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Brewongle Environmental Education Centre

Brewongle Environmental Education Centre

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Earth and Environmental Science - Module 4 - Human impacts

Year 11 Earth and Environmental Science -Module 4 – Human impacts and depth study

Using an inquiry based approach with optional depth studies extension, this excursion addresses the inquiry question “How do introduced species affect the Australian Environment and ecosystems?” with a focus on the red fox and its impacts at Brewongle EEC. Students will utilise cutting edge field work techniques including Camera Traps and Nest Box fauna surveys. 

Maximum 3 classes or 90 students.

Download program documents and resources:    

Your task is:

  • to create a specific inquiry question relating to the impact of foxes on the Australian environment.
  • predict/hypothesise the outcome of your field study based on your research of fox populations on native fauna
  • complete a firsthand investigation as part of a field trip to collect primary and secondary data.
  • process and analyse the data to help solve the problem presented by your inquiry question.
  • communicate your scientific findings using a medium of your choice.

Pre-excursion tasks

The pre-excursion tasks are found on page 3 of the worksheet. The links below will assist in the completion of these tasks.

Human Impacts

Red Fox information

The study site

The site is located at Sackville North on a ridge above the Hawkesbury River.  The natural vegetation of the area has been modified by farming practices, school buildings and rural residential properties.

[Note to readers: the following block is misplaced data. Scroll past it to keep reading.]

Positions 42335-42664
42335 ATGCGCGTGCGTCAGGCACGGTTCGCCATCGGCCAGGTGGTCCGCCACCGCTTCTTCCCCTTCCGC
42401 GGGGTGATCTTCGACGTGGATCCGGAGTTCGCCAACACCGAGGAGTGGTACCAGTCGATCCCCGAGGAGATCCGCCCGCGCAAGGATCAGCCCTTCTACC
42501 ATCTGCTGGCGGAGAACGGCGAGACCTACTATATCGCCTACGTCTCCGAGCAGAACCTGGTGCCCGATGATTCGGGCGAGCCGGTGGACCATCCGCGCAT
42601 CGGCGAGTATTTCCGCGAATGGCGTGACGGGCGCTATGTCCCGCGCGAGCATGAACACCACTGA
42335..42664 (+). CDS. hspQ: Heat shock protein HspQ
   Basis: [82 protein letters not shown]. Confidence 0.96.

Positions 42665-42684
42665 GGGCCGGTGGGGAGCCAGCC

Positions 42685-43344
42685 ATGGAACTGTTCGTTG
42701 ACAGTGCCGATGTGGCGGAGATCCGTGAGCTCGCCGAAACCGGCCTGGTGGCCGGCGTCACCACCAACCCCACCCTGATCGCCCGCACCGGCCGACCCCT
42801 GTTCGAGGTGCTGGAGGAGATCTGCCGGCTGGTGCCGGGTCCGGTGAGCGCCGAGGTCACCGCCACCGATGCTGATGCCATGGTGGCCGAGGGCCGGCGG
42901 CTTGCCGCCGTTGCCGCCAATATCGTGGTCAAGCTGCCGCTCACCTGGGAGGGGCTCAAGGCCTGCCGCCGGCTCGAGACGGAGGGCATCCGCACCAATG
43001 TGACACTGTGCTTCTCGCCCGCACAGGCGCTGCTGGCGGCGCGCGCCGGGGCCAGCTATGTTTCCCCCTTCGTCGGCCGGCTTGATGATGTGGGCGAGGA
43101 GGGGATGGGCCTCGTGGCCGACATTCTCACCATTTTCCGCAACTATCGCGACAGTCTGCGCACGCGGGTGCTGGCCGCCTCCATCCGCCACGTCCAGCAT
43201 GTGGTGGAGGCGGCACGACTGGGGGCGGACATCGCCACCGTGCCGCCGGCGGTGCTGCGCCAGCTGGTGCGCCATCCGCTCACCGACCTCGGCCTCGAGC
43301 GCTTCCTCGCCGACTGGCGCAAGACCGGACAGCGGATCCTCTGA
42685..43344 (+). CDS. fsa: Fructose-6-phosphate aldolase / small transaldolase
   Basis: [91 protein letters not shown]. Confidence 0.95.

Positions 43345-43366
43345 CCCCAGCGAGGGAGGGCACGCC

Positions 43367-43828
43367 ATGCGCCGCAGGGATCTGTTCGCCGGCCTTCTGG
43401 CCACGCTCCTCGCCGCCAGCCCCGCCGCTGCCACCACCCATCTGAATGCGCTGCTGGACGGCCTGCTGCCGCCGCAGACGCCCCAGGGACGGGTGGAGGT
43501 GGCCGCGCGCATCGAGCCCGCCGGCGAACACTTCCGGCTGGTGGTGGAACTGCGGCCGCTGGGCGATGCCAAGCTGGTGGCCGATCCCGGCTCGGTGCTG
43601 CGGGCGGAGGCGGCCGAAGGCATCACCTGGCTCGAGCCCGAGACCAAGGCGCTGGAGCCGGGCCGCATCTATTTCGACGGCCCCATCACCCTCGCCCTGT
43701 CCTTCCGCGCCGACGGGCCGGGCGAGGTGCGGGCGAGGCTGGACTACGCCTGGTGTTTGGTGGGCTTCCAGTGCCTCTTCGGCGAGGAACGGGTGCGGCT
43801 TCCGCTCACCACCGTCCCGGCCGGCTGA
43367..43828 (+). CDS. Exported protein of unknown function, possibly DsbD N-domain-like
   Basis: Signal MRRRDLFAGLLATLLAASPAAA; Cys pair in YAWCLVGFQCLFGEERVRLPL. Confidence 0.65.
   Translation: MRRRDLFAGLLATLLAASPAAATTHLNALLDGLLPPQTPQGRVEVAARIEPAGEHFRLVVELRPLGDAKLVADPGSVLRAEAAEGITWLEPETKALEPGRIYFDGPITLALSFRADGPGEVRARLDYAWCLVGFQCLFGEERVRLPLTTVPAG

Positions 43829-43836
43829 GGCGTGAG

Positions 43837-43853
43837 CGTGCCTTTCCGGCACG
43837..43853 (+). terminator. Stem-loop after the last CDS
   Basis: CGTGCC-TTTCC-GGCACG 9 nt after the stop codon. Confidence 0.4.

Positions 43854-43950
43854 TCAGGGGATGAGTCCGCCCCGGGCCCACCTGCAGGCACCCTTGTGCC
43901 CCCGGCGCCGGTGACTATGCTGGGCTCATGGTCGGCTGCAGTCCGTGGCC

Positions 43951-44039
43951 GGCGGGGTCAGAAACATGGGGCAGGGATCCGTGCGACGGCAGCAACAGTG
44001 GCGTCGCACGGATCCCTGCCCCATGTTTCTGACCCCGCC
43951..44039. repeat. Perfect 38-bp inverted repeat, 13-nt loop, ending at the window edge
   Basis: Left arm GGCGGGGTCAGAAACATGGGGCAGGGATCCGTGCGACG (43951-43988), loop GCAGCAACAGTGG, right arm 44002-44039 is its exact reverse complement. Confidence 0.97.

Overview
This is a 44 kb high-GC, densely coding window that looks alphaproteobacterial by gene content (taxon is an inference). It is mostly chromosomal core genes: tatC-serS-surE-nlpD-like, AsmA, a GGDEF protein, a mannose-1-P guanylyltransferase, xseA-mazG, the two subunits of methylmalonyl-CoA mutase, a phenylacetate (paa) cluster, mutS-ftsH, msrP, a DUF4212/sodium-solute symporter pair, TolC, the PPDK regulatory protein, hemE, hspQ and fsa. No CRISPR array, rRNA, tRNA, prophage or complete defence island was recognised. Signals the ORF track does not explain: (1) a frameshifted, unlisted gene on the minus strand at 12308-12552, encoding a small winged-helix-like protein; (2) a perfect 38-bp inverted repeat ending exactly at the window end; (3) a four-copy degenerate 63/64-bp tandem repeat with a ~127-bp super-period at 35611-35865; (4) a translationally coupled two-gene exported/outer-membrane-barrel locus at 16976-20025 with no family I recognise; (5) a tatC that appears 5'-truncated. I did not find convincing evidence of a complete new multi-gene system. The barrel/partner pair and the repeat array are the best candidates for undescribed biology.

The land was originally inhabited by the Darug Aboriginal nation and was farmed and hunted using traditional methods for 30-50,000 years.  The Sackville – Windsor area was considered suitable for farming and was settled in 1810.  The vegetation was severely modified following settlement.  This was initially restricted to the flood plain immediately adjacent to the river.

Sackville North Public School was located on the site from 1878-1972. Brewongle Field Studies Centre was opened officially in 1979 after the site was used for camping in the interim. It is now called Brewongle Environmental Education Centre and is a facility that hosts other schools on day and camp visits.

The site has been classified as having the vegetation community of Sydney Sandstone Gully Forest and Shale Sandstone Transition Forest with dominant tree species including Grey Gum (Eucalyptus punctata), and Grey Myrtle (Backhousia myrtifolia).

Utilise the Google Map to help you.

Maps end here
Maps end here

Post visit tasks

You can view your data and other historical Nest Box survey data on the Hollows as Homes website. This may provide you with an idea of animal distribution.

Recent and historical camera trap footage can be viewed on our YouTube channel and flora and fauna observations of Brewongle EEC can be seen on the Atlas of Living Australia website. The fauna observations may assist you as evidence of food for the target species and shows animal distribution.